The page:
In the early days of e-commerce, retailers worried about including too many ads on their sites, for fear that annoyed customers would click away, or that intrigued customers would follow an ad’s link and make their purchases elsewhere. Such fears clearly have been resolved, because virtually every modern e-tailer now sells advertising on its site and thereby gains a new source of revenue.
In many cases, the on-site advertising mimics in-store product placement: Vendors and manufacturers pay the retailer a fee to appear in desirable locations. For online sales, this arrangement means that if a customer shops the retailer’s site for cleaning products, for example, Lysol might pay to be the first result that appears in the shopper’s browser.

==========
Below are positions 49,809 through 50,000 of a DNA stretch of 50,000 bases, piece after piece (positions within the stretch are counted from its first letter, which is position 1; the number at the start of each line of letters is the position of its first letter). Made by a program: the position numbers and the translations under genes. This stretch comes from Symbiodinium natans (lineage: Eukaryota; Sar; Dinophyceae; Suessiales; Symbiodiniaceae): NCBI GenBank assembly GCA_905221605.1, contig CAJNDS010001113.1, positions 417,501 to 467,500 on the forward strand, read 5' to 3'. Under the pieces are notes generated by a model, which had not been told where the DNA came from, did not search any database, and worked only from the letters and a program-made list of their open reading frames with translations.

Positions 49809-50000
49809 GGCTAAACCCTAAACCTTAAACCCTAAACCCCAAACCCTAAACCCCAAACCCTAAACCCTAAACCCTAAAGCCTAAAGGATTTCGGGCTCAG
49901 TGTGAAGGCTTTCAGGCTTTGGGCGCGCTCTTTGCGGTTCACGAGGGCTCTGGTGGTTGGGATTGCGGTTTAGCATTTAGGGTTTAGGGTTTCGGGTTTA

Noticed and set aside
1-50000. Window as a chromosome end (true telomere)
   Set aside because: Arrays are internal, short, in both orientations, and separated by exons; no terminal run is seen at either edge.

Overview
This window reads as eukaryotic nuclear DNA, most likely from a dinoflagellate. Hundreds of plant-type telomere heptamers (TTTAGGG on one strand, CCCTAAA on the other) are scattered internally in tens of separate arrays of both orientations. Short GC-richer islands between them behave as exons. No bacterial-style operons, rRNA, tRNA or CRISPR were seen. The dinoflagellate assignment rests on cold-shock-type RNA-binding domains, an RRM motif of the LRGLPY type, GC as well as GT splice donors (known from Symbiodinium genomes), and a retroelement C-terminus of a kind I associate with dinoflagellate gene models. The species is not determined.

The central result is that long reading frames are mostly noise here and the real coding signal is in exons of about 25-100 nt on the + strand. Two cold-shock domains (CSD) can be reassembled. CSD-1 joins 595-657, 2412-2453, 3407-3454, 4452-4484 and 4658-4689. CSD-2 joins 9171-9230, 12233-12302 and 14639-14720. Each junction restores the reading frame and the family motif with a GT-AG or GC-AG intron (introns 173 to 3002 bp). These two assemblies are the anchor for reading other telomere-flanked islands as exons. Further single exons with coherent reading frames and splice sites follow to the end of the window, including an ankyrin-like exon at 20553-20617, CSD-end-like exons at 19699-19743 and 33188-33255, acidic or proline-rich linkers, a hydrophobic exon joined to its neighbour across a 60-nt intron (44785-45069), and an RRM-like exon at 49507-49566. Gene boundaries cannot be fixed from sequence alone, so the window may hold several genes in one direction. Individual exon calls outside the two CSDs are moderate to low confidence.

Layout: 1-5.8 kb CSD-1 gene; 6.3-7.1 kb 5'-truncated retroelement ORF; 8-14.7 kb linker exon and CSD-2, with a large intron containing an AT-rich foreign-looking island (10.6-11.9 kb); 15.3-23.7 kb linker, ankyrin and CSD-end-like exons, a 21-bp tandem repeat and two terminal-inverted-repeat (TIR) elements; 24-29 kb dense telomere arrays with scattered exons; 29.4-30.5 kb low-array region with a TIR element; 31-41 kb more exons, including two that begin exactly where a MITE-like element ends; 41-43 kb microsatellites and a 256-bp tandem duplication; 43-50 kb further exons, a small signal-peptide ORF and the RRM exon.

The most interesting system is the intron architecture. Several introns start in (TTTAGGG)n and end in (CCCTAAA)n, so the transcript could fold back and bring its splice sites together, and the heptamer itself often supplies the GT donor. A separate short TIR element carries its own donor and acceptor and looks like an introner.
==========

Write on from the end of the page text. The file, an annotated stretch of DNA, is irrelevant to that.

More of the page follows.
Approximately 80 percent of U.S. retailers feature particular products, sponsored links, or display advertising on their websites, according to one recent study. They do so because ad sales—also known as “audience monetization,” because it provides profits based on the size of the audience that the website attracts—are highly profitable. The retailer already has invested the time, effort, and money to attract the audience of potential customers. These are sunk costs. But if it can convince a vendor to pay it to advertise to that same audience, any revenue it earns from that agreement represents pure profit for the retailer.
How are retailers using online advertising on their sites to increase profits?
Source: Erin Griffith, Fortune, June 20, 2014